The NCAA has had a policy allowing for the inclusion of transgender athletes since 2011. The organization should treat the current legislation like the threat to its policies and values that it is, Schenck said.

“Trans girls have been competing for a long time without incident,” Schenck said. “The NCAA needs to take action and withdraw all athletic competition from states considering anti-transgender sports bills.”
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Elon Poll: Support for COVID-19 vaccination has grown dramatically

Support for and confidence in the COVID-19 vaccine has grown dramatically in the last six months, according to a new Elon University poll released this week.

The poll, taken from March 30 to April 2, found 63 percent of respondents had already been vaccinated or plan to be.

When Elon began asking about peoples’ vaccine plans in October, only 33 percent answered “yes” when asked if they planned to be vaccinated when that became possible.

Those who are unsure or skeptical remain, however. In the poll 18 percent of respondents said they are not sure whether they will take the vaccine and 19 percent said they do not plan to do so.

“The size of the group of residents saying ‘no’ to vaccines has consistently been around 20 percent for months,” said Jason Husser, director of the Elon Poll and associate professor of political science.

Across four surveys, Elon has found the number of people against taking a vaccine holding steady at about 20 percent.

“This continues to cast doubt in my mind about whether some herd immunity goals will be met throughout all regions of North Carolina,” Husser said.

While the poll found a split in attitudes by political party, a majority of both Democrats (76 percent) and Republicans (54 percent) were in favor of vaccination. Among those who belong to neither party, 57 percent were in favor.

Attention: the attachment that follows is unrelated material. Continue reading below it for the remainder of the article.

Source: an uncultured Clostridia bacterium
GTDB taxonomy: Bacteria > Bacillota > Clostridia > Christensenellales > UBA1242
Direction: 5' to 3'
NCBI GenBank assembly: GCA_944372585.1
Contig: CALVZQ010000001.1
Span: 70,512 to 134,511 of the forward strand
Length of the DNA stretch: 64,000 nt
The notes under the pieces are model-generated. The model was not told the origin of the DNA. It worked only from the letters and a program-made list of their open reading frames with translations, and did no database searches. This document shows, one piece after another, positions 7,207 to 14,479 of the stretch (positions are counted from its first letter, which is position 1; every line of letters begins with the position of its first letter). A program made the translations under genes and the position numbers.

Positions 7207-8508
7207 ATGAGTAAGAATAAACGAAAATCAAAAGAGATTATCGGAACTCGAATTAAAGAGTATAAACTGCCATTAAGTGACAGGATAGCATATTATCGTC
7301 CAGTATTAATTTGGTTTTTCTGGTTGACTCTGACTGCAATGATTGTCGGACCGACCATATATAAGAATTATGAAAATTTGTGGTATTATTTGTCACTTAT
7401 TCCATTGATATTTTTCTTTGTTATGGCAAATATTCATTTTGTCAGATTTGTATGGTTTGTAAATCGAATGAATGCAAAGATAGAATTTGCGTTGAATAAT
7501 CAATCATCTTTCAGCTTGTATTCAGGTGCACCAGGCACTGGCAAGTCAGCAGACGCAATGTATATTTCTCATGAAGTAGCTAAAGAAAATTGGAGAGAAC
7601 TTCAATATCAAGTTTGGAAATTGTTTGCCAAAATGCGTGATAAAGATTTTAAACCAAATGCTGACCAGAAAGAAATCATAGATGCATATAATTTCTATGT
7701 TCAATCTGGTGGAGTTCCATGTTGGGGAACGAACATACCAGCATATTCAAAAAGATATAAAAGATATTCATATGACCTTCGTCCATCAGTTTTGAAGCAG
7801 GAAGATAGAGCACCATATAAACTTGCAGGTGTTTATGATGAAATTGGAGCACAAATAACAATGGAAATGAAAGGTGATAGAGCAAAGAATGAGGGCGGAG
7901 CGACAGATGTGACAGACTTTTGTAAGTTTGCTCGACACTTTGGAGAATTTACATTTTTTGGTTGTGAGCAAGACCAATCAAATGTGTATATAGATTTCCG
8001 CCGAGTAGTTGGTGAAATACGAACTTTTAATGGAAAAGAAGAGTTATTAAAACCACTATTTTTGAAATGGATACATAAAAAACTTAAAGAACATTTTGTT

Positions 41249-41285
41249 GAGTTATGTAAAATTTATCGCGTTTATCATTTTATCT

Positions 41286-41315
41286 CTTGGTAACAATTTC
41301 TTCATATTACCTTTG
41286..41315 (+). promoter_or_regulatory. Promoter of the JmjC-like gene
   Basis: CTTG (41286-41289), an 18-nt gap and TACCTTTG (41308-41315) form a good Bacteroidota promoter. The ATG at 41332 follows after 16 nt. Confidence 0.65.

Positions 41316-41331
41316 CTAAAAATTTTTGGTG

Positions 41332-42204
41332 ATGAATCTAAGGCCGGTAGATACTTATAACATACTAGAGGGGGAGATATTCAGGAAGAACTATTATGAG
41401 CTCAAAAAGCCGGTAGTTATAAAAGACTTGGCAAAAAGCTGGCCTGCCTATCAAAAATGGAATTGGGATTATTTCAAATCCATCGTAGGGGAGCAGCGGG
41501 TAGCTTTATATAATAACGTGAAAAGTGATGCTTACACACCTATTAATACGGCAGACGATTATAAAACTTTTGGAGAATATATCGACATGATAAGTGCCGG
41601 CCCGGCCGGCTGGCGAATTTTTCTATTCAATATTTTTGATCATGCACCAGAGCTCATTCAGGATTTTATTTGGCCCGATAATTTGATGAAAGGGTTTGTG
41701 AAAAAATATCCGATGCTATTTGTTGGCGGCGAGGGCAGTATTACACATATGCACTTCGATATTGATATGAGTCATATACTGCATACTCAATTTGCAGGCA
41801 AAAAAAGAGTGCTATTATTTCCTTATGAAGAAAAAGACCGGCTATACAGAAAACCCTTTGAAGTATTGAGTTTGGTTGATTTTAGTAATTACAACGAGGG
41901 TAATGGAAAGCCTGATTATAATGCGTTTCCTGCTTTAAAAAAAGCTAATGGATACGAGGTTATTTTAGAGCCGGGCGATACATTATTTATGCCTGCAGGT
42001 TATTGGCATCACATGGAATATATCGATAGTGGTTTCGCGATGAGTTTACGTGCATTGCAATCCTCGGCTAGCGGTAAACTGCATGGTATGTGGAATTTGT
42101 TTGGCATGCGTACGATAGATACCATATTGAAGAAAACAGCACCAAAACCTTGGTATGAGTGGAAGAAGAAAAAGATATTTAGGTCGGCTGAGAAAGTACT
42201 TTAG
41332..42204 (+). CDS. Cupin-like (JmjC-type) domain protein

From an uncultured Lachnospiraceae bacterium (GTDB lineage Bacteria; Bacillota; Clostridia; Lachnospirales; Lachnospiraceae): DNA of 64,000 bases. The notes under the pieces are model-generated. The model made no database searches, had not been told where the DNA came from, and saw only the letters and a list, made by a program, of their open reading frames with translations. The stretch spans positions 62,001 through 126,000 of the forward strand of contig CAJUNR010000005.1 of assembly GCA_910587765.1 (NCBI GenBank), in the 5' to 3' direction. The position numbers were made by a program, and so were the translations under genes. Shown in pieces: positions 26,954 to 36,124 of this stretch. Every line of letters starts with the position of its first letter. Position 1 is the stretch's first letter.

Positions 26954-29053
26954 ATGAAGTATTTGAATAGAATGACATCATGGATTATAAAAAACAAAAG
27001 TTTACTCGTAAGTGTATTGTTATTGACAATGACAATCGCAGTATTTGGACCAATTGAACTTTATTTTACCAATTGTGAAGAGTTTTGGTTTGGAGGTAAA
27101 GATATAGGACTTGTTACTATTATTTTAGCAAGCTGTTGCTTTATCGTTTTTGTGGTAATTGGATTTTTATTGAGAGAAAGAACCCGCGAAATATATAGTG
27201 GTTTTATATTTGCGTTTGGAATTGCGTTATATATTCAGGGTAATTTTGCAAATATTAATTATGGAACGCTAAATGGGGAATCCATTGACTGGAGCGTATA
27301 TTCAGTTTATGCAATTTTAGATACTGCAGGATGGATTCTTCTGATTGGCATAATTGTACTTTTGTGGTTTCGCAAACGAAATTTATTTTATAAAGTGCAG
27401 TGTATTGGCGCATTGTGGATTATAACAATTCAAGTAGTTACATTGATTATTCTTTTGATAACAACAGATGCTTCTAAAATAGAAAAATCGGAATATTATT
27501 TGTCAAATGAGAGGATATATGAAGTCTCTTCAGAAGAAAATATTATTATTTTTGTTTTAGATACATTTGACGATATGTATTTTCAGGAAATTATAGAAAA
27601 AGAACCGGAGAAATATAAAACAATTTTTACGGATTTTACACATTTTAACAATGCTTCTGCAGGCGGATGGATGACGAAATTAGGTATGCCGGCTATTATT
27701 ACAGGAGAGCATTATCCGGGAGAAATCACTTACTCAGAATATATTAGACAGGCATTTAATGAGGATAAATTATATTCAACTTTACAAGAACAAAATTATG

Dramatically more Republicans (28 percent) said they will not be vaccinated compared to Democrats (9 percent). Among those belonging to neither party, 22 percent said they would not be vaccinated.

The poll found modest variation on the issue by race, with 64 percent of white respondents saying they were already vaccinated or planned to be vaccinated and 63 percent of respondents of other races answering the same way. The poll found 59 percent of Black respondents had already been or planned to be vaccinated.

A greater variation was found according to level of education. The poll found 10 percent of those with a bachelors degree or higher said they would not be vaccinated. Among those with less than a bachelors degree, that number was 24 percent. The poll found 55 percent of those with a bachelors degree or higher said they had already been vaccinated while 31 percent of those with less than a bachelors degree said they had.

Among those who have already been vaccinated, 92 percent said they are glad they took the vaccine.

The poll found 80 percent describing the experience  of vaccination as “very easy” or “somewhat easy,” with two-thirds reporting they no negative side effects.  Of those who did experience negative side effects, 69 percent said it was no more than “a minor disruption.”

 

The poll was a representative online survey of 1,395 North Carolinians. The overall results have a credibility interval of +/- 2.8 percentage points, according to information released by the school.

Read the full report, including more information about methodology, here.

Two new bills target transgender rights, health care